GFZ German research centre for geo sciences

Severe earthquake in eastern Taiwan

The region around the city of Hualien on the east coast of Taiwan has been shaken by an earthquake with a magnitude of 7.4. The media report 9 dead and hundreds injured.

A severe earthquake with a magnitude of 7.4 shook the region around the city of Hualien in eastern Taiwan this morning at 7.58am local time (1.58am CEST). The source of the quake was located at a depth of around 32 kilometers. An aftershock with a magnitude of 6.5 followed less than 15 minutes later. Numerous other aftershocks with magnitudes of over 4 and 5 continue to shake the region. The US news channel CNN, citing Taiwanese authorities, reports nine deaths and more than 900 injuries as well as numerous people trapped in tunnels. According to CNN, two German nationals have been rescued from a road tunnel.

The island of Taiwan lies on the boundary of two tectonic plates, the Eurasian Plate in the west and the Philippine Plate under the Pacific Ocean in the east. In this region, the Eurasian Plate dives under the Philippine Plate. Because the Eurasian plate has continental characteristics, it is a collision process and the deformation is distributed. On the east coast of Taiwan, steep mountains have been folded up as a result of this process, which also repeatedly leads to severe earthquakes. The strongest of these earthquakes in the last fifty years was a magnitude 7.7 quake in September 1999: the Chi-Chi earthquake claimed more than 2,000 lives and caused damage amounting to around 14 billion dollars. The epicenter was sixty kilometers west of the quake of April 2, 2024.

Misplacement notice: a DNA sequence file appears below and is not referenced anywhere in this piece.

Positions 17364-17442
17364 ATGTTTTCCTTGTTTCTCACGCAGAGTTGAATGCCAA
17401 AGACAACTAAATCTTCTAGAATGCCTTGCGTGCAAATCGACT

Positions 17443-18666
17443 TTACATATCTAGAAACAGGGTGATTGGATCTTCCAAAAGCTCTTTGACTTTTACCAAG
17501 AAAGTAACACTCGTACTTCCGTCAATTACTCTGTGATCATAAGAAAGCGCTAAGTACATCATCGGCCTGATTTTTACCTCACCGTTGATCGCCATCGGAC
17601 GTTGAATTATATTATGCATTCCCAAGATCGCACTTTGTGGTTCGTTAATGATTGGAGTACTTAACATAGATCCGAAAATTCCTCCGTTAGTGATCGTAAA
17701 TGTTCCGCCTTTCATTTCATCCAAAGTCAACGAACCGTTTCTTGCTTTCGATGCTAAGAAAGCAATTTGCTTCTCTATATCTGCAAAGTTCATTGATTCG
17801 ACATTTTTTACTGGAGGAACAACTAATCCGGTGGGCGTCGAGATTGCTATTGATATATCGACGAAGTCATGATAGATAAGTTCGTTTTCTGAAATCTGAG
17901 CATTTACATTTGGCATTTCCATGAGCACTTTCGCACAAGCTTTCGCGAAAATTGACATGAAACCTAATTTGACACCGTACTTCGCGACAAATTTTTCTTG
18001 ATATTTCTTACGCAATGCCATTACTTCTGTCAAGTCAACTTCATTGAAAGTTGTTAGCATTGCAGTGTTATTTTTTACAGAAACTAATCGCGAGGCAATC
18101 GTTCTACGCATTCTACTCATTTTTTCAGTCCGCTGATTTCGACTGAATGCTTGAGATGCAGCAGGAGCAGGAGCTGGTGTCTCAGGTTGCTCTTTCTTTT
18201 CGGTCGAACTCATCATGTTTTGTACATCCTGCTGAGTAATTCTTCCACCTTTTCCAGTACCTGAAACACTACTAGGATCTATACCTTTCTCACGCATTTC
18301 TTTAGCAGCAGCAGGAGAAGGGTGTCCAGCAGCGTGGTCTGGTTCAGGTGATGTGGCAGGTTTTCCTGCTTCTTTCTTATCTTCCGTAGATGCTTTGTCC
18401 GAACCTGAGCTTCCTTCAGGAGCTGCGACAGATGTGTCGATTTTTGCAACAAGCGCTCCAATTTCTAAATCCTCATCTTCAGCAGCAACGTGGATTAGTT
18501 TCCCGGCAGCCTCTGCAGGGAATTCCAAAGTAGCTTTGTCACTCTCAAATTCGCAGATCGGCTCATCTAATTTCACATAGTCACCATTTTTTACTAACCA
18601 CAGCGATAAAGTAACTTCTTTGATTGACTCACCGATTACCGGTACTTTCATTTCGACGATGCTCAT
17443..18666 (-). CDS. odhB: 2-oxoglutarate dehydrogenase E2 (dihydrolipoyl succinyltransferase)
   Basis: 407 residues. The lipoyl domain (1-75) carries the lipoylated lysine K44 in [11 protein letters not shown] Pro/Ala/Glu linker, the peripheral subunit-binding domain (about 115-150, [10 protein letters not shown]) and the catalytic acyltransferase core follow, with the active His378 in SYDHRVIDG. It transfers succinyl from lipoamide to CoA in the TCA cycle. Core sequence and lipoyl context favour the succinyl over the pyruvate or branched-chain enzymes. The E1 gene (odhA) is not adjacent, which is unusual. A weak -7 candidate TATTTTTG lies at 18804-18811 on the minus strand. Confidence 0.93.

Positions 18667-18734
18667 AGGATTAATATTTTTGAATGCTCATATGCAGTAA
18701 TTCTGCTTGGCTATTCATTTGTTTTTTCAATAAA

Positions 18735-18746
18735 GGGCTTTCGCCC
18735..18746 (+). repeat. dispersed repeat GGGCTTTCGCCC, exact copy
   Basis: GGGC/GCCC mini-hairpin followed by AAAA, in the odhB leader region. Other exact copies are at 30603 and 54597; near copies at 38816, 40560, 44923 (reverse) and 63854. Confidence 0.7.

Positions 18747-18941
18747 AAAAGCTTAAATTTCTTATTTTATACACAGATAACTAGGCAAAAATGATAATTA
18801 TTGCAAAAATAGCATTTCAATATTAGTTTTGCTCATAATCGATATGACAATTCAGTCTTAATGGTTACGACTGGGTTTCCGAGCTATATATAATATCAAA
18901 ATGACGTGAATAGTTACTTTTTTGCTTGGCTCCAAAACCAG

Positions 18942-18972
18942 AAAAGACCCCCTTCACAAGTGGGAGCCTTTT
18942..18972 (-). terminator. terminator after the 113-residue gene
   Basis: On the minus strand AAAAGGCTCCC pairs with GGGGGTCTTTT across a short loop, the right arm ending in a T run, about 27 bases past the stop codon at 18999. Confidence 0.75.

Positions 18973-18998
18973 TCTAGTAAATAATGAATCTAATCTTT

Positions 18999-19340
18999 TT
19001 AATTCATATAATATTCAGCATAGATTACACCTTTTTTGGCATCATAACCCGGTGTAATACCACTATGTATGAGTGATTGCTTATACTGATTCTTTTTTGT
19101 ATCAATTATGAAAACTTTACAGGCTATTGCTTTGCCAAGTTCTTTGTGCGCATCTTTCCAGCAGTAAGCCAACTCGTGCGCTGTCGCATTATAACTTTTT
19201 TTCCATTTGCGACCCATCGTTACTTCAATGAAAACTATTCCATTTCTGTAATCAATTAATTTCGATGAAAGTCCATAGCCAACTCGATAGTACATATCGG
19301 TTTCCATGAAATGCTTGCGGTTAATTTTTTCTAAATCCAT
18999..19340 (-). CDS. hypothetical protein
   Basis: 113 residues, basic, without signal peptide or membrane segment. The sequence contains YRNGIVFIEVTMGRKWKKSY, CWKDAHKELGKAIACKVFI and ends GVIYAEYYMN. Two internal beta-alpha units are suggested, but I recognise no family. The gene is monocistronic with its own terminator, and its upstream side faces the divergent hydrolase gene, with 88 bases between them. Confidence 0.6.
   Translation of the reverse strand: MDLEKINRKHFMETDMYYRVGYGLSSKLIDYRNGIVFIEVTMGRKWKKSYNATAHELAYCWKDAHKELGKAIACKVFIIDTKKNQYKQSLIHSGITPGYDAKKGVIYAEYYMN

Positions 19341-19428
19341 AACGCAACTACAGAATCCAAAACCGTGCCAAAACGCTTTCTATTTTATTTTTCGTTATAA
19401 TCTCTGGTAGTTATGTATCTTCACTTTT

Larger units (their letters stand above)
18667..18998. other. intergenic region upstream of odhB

According to GFZ analysis, the epicenter of the current earthquake is located around fifteen kilometers south-east of the city of Hualien offshore. There, the Philippine plate is moving towards the northwest at a speed of around 78 mm per year and is pushing against the Eurasian plate. At a depth of around 30 kilometers, rock ruptured over an area of approximately 60 by 35 kilometers. Initially, the authorities in Taiwan and other countries in the Pacific region issued tsunami warnings. These were lifted a short time later.

In addition to the destruction of buildings and infrastructure, a large number of landslides were also triggered, particularly in Taroko National Park, app. 20 kilometer north of Hualien. The GFZ operates an observatory there to monitor surface processes, in particular the interaction of tectonic and erosion processes, e.g. between earthquakes, landslides and sediment transfer in rivers.


Information on the observatory:

Information on earthquakes worldwide:

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